Different people have different ideas of who is valuable on their teams. Brett Anderson and Rich Harden were dropped last week in my league. Brian Roberts was dropped at one point. Randy Wells, Tyler Clippard, and Michael Saunders have been dropped.

It may not be the most impressive list, but one man’s trash is another man’s treasure.

Don’t count yourself out yet, no matter how low you are in the standings. Sometimes a fantasy team just gets hot, and you can leapfrog half the league in a matter of two or three weeks.

Good luck the rest of the way.

Jason Mastrodonato is a student at Northeastern University and a sports reporter for The Boston Globe. He earned a second place finish in the FantasyPros911.com Expert League last season. He can be heard weekly on the Fantasy Roundtable Radio Show or you can follow him on Twitter, @JMastrodonato.

As the 2010 baseball season approaches its midpoint, more and more players’ minds are thinking about football. NFFC founder Greg Ambrosius discusses the upcoming fantasy football season in the following interview.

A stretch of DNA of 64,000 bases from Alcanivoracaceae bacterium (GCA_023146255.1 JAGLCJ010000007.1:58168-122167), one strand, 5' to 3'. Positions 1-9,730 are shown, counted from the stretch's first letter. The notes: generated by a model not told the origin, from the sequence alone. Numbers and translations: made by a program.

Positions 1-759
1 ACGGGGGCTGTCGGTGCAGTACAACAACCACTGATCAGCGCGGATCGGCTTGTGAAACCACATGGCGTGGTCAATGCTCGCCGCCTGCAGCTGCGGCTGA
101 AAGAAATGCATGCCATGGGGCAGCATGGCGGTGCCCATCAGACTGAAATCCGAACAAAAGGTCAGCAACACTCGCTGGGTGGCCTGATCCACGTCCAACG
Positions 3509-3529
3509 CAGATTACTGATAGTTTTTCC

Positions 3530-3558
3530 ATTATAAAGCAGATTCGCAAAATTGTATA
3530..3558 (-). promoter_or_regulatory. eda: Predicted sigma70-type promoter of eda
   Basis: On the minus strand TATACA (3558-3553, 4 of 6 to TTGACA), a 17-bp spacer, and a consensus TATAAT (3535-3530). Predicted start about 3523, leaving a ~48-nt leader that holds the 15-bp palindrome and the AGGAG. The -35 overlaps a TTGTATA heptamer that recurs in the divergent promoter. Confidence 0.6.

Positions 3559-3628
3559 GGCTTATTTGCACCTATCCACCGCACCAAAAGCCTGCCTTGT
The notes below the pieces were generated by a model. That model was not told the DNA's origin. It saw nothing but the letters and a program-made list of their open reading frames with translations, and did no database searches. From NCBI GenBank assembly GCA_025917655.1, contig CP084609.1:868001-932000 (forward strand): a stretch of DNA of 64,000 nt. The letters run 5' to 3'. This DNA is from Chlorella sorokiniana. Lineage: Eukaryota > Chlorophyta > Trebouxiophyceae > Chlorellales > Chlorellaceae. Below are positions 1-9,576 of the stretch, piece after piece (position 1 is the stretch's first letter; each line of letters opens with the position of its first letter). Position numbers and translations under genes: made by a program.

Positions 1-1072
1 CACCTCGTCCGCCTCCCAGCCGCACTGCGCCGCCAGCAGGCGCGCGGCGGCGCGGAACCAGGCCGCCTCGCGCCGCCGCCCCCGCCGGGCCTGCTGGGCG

Greg, last year, you expanded to five cities. What did you learn from that?

 

Well, the NFFC was the first multi-city, high-stakes event when we started in 2004 as my goal was to bring the contest to the participants. We held the first baseball and football events in Las Vegas, New York and Chicago in 2004 and 2005 and then expanded to Tampa in 2006. We eventually moved to Orlando, but after struggling for three years in Florida, last year we actually cut back to three cities and allowed folks to draft online for the main events. The online option was very successful and we’ll allow that again this year for the Classic and Primetime events.

 

This year in the NFBC, we decided to try a two-weekend concept while expanding to St. Louis and Atlantic City for the first time. As you know, Fanball.com is owned by Liberty Media and Liberty sees the potential of these live fantasy events. They have asked us to push the envelope and find creative ways to grow these events. That’s why we’ve been allowed to host our events at more unique, high-profile places like Citi Field in New York, Ralph Wilson Stadium in Buffalo, Arlington Park in Chicago and the Bellagio in Las Vegas. And they also pushed us to host these events in more cities and make the drafts more accessible to more people. We agreed and this year we will be in eight cities on Sept. 4th for the main events, hosting for the first time in Buffalo, Boston, Dallas, Denver and Minneapolis.